For analysis of plaque progression, each cross-sectional image of the vessel was divided into six contiguous sectors by the software and the mean WT of each sector was automatically calculated, Figure 3. Subjects were considered to have an atherosclerotic plaque (n=86) if they had a maximum WT >2 mm (30). Subsequently, the mean WT of the maximum carotid bulb sector in these individuals was tracked over time to estimate changes in plaque progression.
Oxidative stress was estimated by measuring plasma aminothiols (cysteine, glutathione, and their oxidized disulfides cystine, glutathione disulfide (GSSG), and cysteine-glutathione disulfide) using high performance liquid chromatography as previously described (31). Higher levels of the oxidized derivatives of these plasma thiols, such as cystine and cysteine-glutathione disulfide, and lower levels of the reduced forms, such as cysteine and glutathione, represent increased oxidative stress.
C-reactive protein (CRP) levels were measured using the Dade-Behring Nephelometry system (Deerfield, IL). The Clauss assay was used for quantification of plasma fibrinogen levels.
Endothelium-dependent and -independent vascular function was estimated using brachial artery flow-mediated vasodilation (FMD) and nitroglycerin-mediated vasodilation, respectively, as described previously (32). In our laboratory, the mean difference in FMD between assessments performed in 11 subjects on consecutive days was 1.26±0.76%, with a correlation coefficient of 0.75. The mean difference in the FMD between 2 readings was 0.82±0.48% (r=+0.97).
Results for normally distributed continuous variables are summarized as means ± standard error, or as proportions for categorical variables. For assessing between group differences at baseline, the two-sample t test was used for comparison of normally distributed continuous variables, and the Mann-Whitney U test for non-normally distributed variables. The chi-square test was used for the comparison of categorical variables. The average value of cross-sectional slices from each carotid bulb (ranging from 1 to 3 slices per side, per subject) was used for analysis. Statistical modeling by linear mixed effects models took into account that each subject was represented by two carotid arteries and that repeated measurements over time on the same subjects were correlated. The model-based means are unbiased with unbalanced and incomplete data, provided that the incomplete data are missing at random. Conditional on the observed data, dropouts were assumed to be independent of the unobserved measurements. After examining a number of within-subject error covariance structures, compound symmetry was assumed. Notably, analysis of non-missing data using paired-sample t test for within group differences and independent-samples t test for changes between groups over time yielded similar results (not shown) to our model-based analysis. We also performed a last value carried forward analysis, and the results did not qualitatively differ from those obtained by the mixed effects models (Appendix Table 1).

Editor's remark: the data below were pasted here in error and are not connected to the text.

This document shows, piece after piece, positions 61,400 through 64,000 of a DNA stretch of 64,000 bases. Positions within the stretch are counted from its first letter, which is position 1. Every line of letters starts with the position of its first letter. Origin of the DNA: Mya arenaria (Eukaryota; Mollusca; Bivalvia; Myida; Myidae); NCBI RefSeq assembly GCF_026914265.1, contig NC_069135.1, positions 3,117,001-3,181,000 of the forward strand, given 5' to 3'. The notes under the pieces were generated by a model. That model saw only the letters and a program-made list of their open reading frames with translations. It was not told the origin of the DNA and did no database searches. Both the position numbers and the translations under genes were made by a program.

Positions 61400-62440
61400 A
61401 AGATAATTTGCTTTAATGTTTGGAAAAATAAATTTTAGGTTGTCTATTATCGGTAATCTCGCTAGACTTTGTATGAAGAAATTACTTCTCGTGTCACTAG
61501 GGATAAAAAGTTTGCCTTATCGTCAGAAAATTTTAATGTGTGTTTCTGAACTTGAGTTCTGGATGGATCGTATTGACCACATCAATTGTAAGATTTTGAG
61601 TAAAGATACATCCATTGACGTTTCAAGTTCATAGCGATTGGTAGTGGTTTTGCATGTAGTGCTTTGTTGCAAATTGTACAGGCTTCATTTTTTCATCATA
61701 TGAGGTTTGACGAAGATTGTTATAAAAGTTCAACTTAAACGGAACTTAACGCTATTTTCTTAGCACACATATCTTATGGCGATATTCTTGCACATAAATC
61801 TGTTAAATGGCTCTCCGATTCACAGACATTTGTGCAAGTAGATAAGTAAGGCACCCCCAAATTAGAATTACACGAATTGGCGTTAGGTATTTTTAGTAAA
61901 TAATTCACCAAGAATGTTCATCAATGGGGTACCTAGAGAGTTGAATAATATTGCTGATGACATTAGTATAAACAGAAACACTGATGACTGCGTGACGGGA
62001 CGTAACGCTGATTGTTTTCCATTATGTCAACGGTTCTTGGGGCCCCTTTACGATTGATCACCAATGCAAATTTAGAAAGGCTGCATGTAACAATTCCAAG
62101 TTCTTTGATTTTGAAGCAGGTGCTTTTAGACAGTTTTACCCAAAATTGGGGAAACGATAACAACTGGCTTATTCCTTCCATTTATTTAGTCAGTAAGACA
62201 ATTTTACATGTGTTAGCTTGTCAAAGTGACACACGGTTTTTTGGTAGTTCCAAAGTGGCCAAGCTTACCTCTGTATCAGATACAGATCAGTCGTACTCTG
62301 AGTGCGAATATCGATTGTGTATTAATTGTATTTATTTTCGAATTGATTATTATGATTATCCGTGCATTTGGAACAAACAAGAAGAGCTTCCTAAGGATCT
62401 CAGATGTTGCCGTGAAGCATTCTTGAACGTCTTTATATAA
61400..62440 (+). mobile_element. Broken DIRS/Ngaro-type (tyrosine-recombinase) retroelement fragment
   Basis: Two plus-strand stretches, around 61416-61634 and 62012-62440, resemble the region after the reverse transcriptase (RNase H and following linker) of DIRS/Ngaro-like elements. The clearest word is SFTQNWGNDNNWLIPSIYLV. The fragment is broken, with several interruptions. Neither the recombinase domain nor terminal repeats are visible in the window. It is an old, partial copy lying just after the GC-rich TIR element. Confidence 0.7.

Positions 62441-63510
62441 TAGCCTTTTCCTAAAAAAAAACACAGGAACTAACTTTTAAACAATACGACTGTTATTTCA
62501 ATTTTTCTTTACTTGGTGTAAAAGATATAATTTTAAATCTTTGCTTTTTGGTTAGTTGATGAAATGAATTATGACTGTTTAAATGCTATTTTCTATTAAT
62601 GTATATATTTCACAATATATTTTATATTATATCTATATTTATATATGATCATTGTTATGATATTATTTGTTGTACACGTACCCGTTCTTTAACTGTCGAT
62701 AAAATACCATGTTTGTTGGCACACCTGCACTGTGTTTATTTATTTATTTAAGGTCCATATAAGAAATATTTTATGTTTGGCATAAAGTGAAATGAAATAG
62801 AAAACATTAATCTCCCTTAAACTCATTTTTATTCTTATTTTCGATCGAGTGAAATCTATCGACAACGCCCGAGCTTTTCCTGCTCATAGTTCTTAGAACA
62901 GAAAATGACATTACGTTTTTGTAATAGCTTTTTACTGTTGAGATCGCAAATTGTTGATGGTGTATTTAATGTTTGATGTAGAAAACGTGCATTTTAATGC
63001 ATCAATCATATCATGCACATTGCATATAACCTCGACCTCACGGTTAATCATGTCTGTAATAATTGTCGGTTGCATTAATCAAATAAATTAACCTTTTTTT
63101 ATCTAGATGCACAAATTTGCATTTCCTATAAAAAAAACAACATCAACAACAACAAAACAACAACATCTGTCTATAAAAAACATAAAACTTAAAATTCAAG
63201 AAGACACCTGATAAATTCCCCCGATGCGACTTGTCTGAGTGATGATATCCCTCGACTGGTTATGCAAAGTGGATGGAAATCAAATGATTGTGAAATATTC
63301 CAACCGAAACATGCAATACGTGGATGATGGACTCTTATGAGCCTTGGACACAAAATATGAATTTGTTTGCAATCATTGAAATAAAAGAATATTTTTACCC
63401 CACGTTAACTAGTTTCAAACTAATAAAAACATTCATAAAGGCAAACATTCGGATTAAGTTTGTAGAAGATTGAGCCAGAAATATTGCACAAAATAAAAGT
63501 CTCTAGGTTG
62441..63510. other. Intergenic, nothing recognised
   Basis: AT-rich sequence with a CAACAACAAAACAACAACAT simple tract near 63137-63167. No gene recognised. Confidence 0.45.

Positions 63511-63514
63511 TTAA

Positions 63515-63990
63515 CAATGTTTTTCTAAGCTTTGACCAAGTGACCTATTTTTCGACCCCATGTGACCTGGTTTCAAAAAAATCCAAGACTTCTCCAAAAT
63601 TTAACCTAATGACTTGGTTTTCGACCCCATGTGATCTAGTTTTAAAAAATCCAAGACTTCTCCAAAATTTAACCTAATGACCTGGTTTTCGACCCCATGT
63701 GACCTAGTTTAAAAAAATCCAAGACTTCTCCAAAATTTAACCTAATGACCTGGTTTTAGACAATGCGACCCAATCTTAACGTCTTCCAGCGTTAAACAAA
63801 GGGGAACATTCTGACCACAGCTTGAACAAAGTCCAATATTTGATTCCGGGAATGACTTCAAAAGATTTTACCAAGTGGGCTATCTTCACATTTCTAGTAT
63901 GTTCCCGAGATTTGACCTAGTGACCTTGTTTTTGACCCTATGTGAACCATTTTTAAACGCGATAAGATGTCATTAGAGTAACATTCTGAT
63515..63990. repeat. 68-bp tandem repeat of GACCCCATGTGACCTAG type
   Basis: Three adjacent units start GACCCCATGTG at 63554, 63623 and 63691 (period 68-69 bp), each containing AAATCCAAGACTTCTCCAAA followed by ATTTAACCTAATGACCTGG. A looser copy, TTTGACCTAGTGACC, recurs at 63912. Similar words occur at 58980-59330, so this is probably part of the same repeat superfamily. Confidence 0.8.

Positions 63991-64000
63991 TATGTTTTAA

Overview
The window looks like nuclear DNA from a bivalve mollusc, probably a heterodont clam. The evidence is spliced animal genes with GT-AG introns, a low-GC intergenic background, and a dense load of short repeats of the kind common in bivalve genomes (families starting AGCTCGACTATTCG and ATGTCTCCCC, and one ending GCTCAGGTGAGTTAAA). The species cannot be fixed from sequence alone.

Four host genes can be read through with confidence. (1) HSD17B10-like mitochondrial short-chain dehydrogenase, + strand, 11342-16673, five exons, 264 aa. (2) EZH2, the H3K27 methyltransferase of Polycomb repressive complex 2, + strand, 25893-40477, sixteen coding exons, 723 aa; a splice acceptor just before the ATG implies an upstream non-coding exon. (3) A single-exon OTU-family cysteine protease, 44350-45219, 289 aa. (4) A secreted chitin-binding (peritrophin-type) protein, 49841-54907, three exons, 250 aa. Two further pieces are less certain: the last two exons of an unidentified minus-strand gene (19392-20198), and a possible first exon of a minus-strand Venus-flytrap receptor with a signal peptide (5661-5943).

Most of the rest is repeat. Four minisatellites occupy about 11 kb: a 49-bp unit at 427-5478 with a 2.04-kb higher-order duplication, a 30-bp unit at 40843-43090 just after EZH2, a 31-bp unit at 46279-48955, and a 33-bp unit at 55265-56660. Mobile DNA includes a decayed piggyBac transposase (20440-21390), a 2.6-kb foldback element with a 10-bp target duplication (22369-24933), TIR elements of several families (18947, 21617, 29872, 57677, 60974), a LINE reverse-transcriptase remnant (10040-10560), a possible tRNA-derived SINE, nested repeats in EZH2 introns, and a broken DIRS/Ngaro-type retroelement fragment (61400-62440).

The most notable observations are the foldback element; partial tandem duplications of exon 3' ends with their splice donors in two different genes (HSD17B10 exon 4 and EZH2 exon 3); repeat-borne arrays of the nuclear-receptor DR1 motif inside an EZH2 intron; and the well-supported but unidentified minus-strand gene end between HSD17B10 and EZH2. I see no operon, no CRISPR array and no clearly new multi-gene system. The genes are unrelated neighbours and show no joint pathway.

The primary endpoints were changes in the mean circumferential WT and the mean VWA of the carotid bulb between groups over 24 months. Secondary endpoints included change over 24 months in the mean lumen area, maximum WT, maximum sector mean WT, plaque wall thickness, biomarkers, and vascular function. Based on a previous study with simvastatin, we estimated that 39 subjects in each group would provide 80% power with an alpha of 0.05 to observe a similar difference (25). A larger group was recruited to allow for 20% dropout rate. Data was analyzed using SAS version 9.3 (SAS Institute Inc.) and SPSS version 20.0 (SPSS, Inc., Chicago, Illinois). Statistical tests were 2-tailed, and a 0.05 level significance was used.
Of 216 screened subjects, 120 were randomized for study participation (Figure 1). Notably, our study population had a relatively low cardiovascular risk profile with 7% diabetics and 12% with a history of coronary artery disease. Moreover, they had normal blood pressures and a favorable lipid profile at baseline (Table 1). Importantly, there were no differences in baseline characteristics between those randomized to Valsartan or placebo with respect to demographics, risk factor profile, hemodynamic parameters, biomarkers, or vascular function, except for a lower baseline HDL level in the placebo group. There were significant changes in blood pressure during the 24-month period, but the magnitude of changes in both systolic and diastolic blood pressures between the Valsartan and placebo groups was not significant (p=0.56 and p=0.78, respectively), Table 2. Serum potassium level increased significantly with Valsartan, with a trend toward a greater change compared to placebo, Table 2. Although HDL levels increased in both groups, LDL levels significantly decreased in the Valsartan group. However, the magnitude of change in LDL and HDL levels at 24 months between the groups was not significantly different, Table 2.